Russia feels the political heat as regional and pension debt explodes

Moscow Mayor Sergei Sobyanin – here seen opening a ‘light festival’ – set a precedent when he stepped down in 2013 with two years left in his term; he barely avoided a run-off in the election that followed (source: dpa)
Moscow Mayor Sergei Sobyanin – here seen opening a ‘light festival’ – set a precedent when he stepped down in 2013 with two years left in his term; he barely avoided a run-off in the election that followed (source: dpa)

As the Russian economy moves further into recession, the Kremlin is looking ahead to next year’s parliamentary elections with mounting concern. It fears that growing economic hardship will cause people to turn against the government. Last month’s regional elections showed just how far the authorities are willing to go to prevent the remnants of Russia’s political opposition from scoring any gains.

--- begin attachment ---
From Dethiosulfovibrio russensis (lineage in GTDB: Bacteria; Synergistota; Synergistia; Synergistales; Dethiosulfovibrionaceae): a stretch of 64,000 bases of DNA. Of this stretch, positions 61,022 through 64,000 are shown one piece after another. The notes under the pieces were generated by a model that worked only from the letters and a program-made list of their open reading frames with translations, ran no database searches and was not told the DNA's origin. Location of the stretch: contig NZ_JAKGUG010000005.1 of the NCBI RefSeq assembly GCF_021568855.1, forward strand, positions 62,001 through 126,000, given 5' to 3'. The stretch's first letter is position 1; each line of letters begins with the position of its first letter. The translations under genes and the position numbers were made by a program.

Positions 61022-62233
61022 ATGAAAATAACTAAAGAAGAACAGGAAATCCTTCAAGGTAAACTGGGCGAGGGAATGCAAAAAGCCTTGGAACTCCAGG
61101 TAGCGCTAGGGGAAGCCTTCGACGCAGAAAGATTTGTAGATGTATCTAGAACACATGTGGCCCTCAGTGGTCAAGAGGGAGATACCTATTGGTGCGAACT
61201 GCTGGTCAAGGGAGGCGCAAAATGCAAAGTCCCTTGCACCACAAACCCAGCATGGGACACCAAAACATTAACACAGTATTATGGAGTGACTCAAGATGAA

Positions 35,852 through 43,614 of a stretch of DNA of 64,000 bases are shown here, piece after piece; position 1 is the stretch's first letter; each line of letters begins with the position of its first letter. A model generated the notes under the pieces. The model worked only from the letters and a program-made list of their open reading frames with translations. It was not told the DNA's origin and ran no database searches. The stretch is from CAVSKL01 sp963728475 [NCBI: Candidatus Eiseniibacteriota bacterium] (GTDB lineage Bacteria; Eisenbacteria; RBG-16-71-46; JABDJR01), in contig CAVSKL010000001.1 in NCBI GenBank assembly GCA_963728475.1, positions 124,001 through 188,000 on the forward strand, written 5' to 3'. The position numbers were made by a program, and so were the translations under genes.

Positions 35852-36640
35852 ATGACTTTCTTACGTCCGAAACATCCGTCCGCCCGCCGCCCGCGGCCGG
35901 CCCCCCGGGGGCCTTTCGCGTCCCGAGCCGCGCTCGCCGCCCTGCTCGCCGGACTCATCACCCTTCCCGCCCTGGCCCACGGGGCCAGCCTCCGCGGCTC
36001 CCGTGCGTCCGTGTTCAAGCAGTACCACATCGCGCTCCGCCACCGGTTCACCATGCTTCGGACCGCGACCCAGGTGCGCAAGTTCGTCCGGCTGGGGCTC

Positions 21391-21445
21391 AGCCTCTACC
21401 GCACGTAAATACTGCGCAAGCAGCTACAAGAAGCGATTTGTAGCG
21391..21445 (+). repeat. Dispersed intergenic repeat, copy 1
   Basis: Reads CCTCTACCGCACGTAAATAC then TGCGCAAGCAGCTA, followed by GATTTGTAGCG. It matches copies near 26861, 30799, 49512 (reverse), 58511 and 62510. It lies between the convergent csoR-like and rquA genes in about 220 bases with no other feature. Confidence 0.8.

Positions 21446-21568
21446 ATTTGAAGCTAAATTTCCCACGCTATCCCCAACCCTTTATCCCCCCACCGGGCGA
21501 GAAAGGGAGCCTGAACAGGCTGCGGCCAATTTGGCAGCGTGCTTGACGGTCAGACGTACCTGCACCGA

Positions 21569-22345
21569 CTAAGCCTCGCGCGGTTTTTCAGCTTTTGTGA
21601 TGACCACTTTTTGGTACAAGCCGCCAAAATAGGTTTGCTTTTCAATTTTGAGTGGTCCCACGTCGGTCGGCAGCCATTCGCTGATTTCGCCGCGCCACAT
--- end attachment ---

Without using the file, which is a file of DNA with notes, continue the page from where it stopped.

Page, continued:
Still mindful of the uproar that followed widespread voting fraud at the December 2011 elections to the State Duma, or lower house of parliament, the authorities have shifted the emphasis toward preventing opposition candidates from even running. The main trick is simply to invalidate signa...

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